8. Gupta, P.K., Rustgi, S., Kulwal, P.L. 2005. Linkage disequilibrium and association studies in higher plants: Present status and future prospects. Plant Mol. Biol. 57:461–485.PubMedCrossRefGoogle Scholar
  9. Mackay, T.F.C. 2001. The genetic architecture of quantitative traits. Ann. Rev. Genet. 33:303–339.Google Scholar
  10. Meuwissen, T.H.E., Hayes, B.J., Goddard, M.E. 2001. Prediction of total genetic value using genome-wide dense marker maps. Genetics 157:1819–1829.PubMedGoogle Scholar
  11. Ponting, R.C., Drayton, M.C., Cogan, N.O.I., Dobrowolski, M.P., Spangenberg, G.C., Smith, K.F., Forster, J.W. 2007. SNP discovery, validation, haplotype structure and linkage disequilibrium in full-length herbage nutritive quality genes of perennial ryegrass (Lolium perenne L.). Mol. Genet. Genom. 278:585–597.CrossRefGoogle Scholar
  12. Rafalski, A., Morgante, M. 2004. Corn and humans: Recombination and linkage disequilibrium in two genomes of similar size. Trends Genet. 20:103–111.PubMedCrossRefGoogle Scholar
  13. Skøt, L., Humphreys, J., Humphreys, M.O., Thorogood, D., Gallagher, J., Sanderson, R., Armstead, I.P., Thomas, I.D. 2007. Association of candidate genes with flowering time and water-soluble carbohydrate content in Lolium perenne L. Genetics 177:535–547.PubMedCrossRefGoogle Scholar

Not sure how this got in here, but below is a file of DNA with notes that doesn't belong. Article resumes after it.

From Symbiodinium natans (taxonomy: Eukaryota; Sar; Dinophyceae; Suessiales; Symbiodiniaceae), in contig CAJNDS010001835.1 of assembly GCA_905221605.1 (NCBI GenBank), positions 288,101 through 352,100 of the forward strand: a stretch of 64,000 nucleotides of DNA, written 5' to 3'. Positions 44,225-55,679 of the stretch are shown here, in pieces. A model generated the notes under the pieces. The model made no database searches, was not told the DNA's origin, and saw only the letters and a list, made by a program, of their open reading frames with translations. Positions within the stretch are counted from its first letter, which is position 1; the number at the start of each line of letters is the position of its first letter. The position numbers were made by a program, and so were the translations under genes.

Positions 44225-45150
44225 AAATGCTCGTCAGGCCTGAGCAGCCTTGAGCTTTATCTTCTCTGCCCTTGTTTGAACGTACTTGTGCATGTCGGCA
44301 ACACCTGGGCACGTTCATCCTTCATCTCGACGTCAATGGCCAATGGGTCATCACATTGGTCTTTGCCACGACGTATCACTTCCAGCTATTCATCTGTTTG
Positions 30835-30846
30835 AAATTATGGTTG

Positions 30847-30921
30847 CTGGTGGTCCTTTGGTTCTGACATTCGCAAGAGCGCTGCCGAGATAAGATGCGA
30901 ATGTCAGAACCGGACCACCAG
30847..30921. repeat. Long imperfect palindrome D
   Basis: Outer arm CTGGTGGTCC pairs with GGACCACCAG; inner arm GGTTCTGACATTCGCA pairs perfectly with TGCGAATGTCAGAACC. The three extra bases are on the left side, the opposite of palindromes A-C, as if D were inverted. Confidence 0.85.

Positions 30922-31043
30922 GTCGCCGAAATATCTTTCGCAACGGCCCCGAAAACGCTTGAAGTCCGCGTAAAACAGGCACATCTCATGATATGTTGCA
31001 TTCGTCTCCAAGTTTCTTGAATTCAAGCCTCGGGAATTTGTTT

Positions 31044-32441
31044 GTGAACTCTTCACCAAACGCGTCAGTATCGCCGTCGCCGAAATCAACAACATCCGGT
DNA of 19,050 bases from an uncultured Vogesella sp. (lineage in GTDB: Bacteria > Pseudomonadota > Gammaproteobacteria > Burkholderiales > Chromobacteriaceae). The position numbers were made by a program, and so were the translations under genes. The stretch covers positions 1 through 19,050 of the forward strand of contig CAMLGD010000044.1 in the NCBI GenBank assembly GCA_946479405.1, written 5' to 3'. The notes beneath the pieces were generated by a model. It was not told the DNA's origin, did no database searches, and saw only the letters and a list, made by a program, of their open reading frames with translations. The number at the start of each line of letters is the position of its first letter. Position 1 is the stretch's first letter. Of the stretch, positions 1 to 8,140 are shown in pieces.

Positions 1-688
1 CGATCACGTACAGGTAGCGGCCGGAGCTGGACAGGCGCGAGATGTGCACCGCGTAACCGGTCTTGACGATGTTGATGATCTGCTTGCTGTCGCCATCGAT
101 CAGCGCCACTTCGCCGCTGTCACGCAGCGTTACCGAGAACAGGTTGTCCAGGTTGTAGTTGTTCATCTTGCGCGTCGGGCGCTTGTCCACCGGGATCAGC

14. Smith, K.F., Dobrowolski, M.P., Cogan, N.O.I., Spangenberg, G.C., Forster, J.W. 2009. Utilizing linkage disequilibrium and association mapping to implement candidate gene based markers in perennial ryegrass breeding (pp. 335–340). In: Yamada, T., Spangenberg, G. (eds.), Molecular Breeding of Forage and Turf. Springer Science + Business, New York.Google Scholar
  15. Spangenberg, G.S., Forster, J.W., Edwards, D., John, U., Mouradov, A., Emmerling, M., Batley, J., Felitti, S., Cogan, N.O.I., Smith, K.F., Dobrowolski, M.P. 2005. Future directions in the molecular breeding of forage and turf (pp. 83–97). In: Humphreys, M.O. (ed.), Molecular breeding for the genetic improvement of forage crops and turf. Wageningen Academic Publishers, The Netherlands.Google Scholar
  16. Wong, C.K., Bernardo, R. 2008. Genomewide selection in oil palm: Increasing selection gain per unit time and cost with small populations. Theor. Appl. Genet. 116:815–824.PubMedCrossRefGoogle Scholar
  17. Wu, R., Zeng, Z.-B. 2001. Joint linkage and linkage disequilibrium mapping in natural populations. Genetics 157:899–909.PubMedGoogle Scholar
  18. Wu, R., Ma, C.-X., Casella, G. 2002. Joint linkage and linkage disequilibrium mapping of quantitative trait loci in natural populations. Genetics 160:779–792.PubMedGoogle Scholar
  19. Xing, Y., Frei, U., Schejbel, B., Asp, T., Lübberstedt, T. 2008. Nucleotide diversity and linkage disequilibrium in 11 expressed resistance candidate genes in Lolium perenne. BMC Plant Biol. 7:43.CrossRefGoogle Scholar
  20. Yamada, T., Spangenberg, G. (eds.) 2009. Molecular Breeding of Forage and Turf (pp. 1–352). Springer Science + Business Media, New York.Google Scholar
  21. Yang, Y., Zhang, J., Hoh, J., Matsuda, F., Xu, P., Lathrop, M., Ott, J. 2003. Efficiency of single-nucleotide polymorphism haplotype estimation from pooled DNA. Proc. Natl. Acad. Sci. USA 100:7225–7230.PubMedCrossRefGoogle Scholar

Copyright information

© Springer Science+Business Media B.V. 2010

Authors and Affiliations

  1. 1.Field Center for Northern Biosphere, Hokkaido UniversitySapporoJapan
  2. 2.Aberystwyth University, Institute of Biological, Environmental and Rural SciencesAberystwyth CeredigionUK

Personalised recommendations